The Institute of Electrical and Electronics Engineers, founded in 1963 and one of the largest technical professional associations in the world, Nov. 28 elevated 297 IEEE members to the grade of Fellows, showcasing their wide range of accomplishments in their respective fields of study. Of the 297 individuals, a total of 29 Indian Americans and Indians were nominated to serve as ‘2013 Newly Elevated IEEE Fellows’.
The Indian Americans are:
Kannan Krishnan, professor of material sciences at the University of Washington, was honored for his contributions to nano-magnetic technology in medicine. His research involves biomedical nanomagnetics, advanced materials characterization and spin electronics, among various others.
“It is indeed an honor to be recognized as a Fellow, especially because it is a recognition bestowed by professional colleagues. It is also a recognition that I share with my students and post docs; after all, it is they who really do the research work albeit at my directions,” Krishnan told India-West.
Subhasish Mitra, associate professor of the departments of electrical engineering and computer science at Stanford University, is interested in robust system and emerging nanotechnologies. He was recognized for his contributions to the design and test of robust integrated circuits.
“I want to thank the IEEE for the honor, and my friends and well-wishers for all their help and support over the years. Most importantly, I consider myself fortunate to be able to work with an outstanding group of students and collaborators,” Mitra told India-West.
Carleton University professor Ramachandra Achar from Ontario, Canada, was selected for his accomplishments to interconnect and signal integrity analysis in high-speed designs.
Prof. Sanjoy K. Baruah of the University of North Carolina at Chapel Hill was honored for his contributions to the design of real-time embedded systems. He is also the recipient of the UNC Computer Science Students Association Teaching Award.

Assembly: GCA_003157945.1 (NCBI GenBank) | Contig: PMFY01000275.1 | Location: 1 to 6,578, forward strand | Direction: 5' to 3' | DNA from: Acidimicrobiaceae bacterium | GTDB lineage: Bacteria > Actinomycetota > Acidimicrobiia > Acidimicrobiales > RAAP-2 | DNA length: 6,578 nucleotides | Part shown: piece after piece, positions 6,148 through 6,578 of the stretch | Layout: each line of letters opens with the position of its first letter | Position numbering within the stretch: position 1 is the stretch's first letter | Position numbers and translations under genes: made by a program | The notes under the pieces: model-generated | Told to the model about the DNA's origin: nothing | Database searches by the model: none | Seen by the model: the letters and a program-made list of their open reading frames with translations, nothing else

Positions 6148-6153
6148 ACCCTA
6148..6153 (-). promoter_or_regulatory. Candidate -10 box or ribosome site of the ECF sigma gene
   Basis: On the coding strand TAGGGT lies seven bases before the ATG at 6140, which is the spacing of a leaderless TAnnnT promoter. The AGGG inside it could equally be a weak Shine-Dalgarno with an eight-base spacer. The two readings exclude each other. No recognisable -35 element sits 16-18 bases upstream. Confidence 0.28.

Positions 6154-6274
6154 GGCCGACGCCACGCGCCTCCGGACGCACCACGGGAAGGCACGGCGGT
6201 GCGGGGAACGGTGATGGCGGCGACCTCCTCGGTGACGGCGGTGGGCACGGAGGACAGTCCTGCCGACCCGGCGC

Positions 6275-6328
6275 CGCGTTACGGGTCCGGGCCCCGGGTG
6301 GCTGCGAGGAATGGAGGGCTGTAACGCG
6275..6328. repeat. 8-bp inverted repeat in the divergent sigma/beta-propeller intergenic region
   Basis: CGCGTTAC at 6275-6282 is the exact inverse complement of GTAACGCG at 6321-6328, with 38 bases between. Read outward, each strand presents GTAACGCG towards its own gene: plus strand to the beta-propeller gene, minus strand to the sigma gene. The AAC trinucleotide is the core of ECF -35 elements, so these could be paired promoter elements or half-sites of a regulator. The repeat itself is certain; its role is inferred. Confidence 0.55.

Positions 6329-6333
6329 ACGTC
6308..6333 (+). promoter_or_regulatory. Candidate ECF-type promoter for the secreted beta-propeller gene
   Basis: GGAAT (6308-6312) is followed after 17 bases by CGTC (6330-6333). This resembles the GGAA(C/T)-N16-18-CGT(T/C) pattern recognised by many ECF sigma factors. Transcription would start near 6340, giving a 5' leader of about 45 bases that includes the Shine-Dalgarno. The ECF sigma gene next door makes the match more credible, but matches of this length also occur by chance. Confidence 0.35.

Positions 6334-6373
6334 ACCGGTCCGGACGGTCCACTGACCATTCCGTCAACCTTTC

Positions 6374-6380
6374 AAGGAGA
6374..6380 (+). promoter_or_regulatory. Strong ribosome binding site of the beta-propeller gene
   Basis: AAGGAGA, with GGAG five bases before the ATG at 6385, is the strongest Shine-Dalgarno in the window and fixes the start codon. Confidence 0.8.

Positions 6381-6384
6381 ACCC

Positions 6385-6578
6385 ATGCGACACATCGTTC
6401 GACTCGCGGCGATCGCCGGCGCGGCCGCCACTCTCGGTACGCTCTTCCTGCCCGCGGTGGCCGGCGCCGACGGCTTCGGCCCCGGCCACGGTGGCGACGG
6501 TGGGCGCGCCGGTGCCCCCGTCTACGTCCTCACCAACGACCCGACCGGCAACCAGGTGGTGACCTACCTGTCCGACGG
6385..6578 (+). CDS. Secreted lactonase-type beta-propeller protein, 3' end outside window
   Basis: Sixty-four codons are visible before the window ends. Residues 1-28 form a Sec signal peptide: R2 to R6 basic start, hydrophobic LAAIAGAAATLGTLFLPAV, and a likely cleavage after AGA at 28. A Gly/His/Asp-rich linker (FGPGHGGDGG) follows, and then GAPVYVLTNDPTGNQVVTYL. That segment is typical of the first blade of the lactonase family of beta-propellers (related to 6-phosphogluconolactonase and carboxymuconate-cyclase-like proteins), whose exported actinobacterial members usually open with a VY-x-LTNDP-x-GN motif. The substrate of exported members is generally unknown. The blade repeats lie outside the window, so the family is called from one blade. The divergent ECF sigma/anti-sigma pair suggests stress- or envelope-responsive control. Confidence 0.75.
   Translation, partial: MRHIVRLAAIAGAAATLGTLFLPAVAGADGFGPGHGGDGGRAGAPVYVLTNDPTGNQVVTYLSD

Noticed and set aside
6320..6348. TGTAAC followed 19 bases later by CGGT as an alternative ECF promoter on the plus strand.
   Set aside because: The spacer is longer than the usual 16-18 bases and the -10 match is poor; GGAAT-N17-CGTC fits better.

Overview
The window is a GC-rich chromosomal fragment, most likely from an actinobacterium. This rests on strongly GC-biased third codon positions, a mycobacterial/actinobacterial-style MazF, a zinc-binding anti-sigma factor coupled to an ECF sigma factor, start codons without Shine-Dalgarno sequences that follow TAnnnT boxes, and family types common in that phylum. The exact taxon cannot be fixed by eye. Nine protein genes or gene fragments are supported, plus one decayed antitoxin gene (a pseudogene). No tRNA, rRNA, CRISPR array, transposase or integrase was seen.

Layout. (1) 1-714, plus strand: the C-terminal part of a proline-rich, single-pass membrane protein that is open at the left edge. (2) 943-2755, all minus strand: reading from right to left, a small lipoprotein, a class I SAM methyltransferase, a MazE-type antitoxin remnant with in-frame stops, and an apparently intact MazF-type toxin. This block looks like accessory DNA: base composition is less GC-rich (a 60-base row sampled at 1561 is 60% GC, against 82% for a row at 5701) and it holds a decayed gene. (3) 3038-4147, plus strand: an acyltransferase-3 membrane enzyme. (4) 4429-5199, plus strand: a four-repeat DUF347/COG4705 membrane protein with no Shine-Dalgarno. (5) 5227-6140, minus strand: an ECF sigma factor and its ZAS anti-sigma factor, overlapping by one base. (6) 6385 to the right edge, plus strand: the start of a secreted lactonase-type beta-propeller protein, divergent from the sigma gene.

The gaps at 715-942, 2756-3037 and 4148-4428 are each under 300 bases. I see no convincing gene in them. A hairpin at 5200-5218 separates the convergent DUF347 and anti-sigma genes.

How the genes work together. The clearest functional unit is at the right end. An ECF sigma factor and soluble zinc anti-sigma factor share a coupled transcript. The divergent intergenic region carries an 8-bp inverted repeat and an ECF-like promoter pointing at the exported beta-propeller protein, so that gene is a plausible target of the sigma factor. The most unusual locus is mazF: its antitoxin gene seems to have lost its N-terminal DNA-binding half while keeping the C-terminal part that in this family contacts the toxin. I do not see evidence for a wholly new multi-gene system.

Suman Datta, professor of electrical engineering at Penn State University, focused specifically on high-performance advanced silicon and compound semiconductor transistor technologies, and specializes in electronic materials and devices for MEMS applications.
Suhas Diggavi from the University of California, Los Angeles, has made significant strides in the field of wireless networks and systems. He is the recipient of 2006 IEEE Donald Fink Prize Paper Award.
George Mason University BDM international professor Sushil Jajodia was selected for his contributions to information security, data protection and privacy.
Swarn Singh Kalsi, representing Kalsi Green Power Systems, LLC, in New Jersey, was recognized for his efforts in development and the application of electric power equipment.
Kadaba R. Lakshmikumar, representing Ikanos Communications in New Jersey, was honored for his contributions for CMOS integrated circuits for telecommunications.
Ravi V. Mahajan is currently a senior principal engineering for the ATTD Pathfinding Group that specializes in packaging technology envelopes. He was recognized for his contributions in electronic packaging technology and thermal management of microprocessors.